Learning to be a better analyst ‘never, ever stops’
Link copied to
Ten questions with Frank Villante, Chief Investment Officer with Celeste Funds Management
Welcome to Stockhead. Describe your job in plain language.
I analyse businesses, look at how they are priced and work out which are good and which are bad.
What skills and personality traits make a good portfolio manager?
A good portfolio manager needs to have people skills and empathy, be highly numerate and have balance and perspective. They also need to avoid hubris or arrogance and keep their ego in check.
A deep well of experience to draw from also helps.
What three things do you look for when investing in a company?
What’s an important lesson you’ve learned when investing in small cap companies?
Don’t ever deviate from the investment process characteristics noted above and acknowledge that learning to be a better analyst never, ever stops.
What small cap stock picks are you most proud of?
I try to avoid back-patting about historic calls. The objective is to execute on our investment process and generate attractive returns for our investors over time.
What’s a common mistake among investors when investing in small cap stocks?
Not understanding the historic financial characteristics of a company, not questioning the assumptions behind the numbers and not coming to grips with the true integrity of provided financials.
Which upcoming IPOs do you like, and why?
We don’t have a specific focus on IPOs. IPO assessment requires that the potential investor really understand if the fish on offer is for eating or for sale.
The small cap universe we can invest in is 500-plus companies so choice isn’t a problem. We don’t feel pressure to participate in IPOs. We suspect the IPO tsunami of 2016 and 2017 morphs to beach break in 2018.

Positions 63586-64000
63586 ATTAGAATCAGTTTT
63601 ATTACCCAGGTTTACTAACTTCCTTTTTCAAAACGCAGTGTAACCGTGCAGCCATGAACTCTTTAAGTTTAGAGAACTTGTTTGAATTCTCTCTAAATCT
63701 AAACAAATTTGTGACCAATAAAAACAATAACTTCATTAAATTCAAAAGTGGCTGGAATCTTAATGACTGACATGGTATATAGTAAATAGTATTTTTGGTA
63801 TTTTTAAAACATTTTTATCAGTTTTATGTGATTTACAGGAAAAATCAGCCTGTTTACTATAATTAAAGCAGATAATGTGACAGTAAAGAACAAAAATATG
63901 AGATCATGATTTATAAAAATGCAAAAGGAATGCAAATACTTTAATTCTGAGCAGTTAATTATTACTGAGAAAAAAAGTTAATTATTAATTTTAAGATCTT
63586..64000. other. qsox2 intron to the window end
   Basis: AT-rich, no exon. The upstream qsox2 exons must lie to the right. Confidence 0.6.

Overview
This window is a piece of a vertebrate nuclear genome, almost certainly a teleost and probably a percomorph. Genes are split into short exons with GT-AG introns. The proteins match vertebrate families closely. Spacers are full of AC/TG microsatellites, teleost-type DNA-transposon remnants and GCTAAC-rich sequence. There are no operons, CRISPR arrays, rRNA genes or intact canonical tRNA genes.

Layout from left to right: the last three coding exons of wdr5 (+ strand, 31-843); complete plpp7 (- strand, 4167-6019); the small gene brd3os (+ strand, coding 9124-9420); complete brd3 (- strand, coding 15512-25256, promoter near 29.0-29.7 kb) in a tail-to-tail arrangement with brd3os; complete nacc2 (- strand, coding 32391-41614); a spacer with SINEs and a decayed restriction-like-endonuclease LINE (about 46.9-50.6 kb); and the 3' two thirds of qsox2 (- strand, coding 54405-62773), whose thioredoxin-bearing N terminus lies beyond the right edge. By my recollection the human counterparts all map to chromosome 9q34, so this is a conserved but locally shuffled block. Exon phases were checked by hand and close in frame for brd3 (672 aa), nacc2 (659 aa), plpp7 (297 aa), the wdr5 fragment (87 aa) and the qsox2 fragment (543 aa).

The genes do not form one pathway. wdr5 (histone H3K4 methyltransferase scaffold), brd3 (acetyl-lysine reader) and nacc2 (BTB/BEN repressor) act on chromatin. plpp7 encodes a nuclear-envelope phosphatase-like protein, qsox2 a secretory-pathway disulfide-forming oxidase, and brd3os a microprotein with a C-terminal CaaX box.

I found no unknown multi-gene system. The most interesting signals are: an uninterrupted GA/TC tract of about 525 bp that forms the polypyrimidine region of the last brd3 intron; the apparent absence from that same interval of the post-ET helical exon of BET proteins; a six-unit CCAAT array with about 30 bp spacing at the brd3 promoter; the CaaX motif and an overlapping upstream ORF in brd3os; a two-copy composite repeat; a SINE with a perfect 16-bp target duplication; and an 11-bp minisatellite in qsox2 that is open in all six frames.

Which stock market trend are you following closely, and why?
I am questioning whether movements in long-dated sovereign bonds are telling us something about how risk is priced, and in a more specific context, are we at the start or close to the end of the conversation? In my opinion I think the Bachman Turner Overdrive are particularly insightful in this context. As they said: “You ain’t seen nothing yet…”
Which book should everyone read, and why?
Just one is hard. I can recommend The Travels of Ibn Battuta, accounts of a 13th century traveller who spent 27 years away from home. I think travel is important – it broadens the mind, and the ability to dream is important to the human condition.
Frank Villante is the Chief Investment Officer at Celeste Funds Management. Frank started his career in 1981 with National Australia Bank. From 1984 to 1988 he had roles as an Analyst/ Research Manager with Bridges, Son & Shepherd and later with Clark & Co (Citicorp Scrimegour Vickers) as an Analyst and Institutional Equities Dealer. In 1988 he joined the NRMA initially as an analyst, ultimately moving into a Portfolio Management role. Frank moved to Bankers Trust in 1995 as a Portfolio Manager where he had responsibility for large and small-cap portfolios until 2001. In 2002 Frank undertook consulting roles for listed and unlisted companies, and was involved in two projects for ASIC. Frank joined Celeste Funds Management in January 2004 as Chief Investment Officer.
This article does not constitute financial product advice. You should consider obtaining independent advice before making any financial decisions.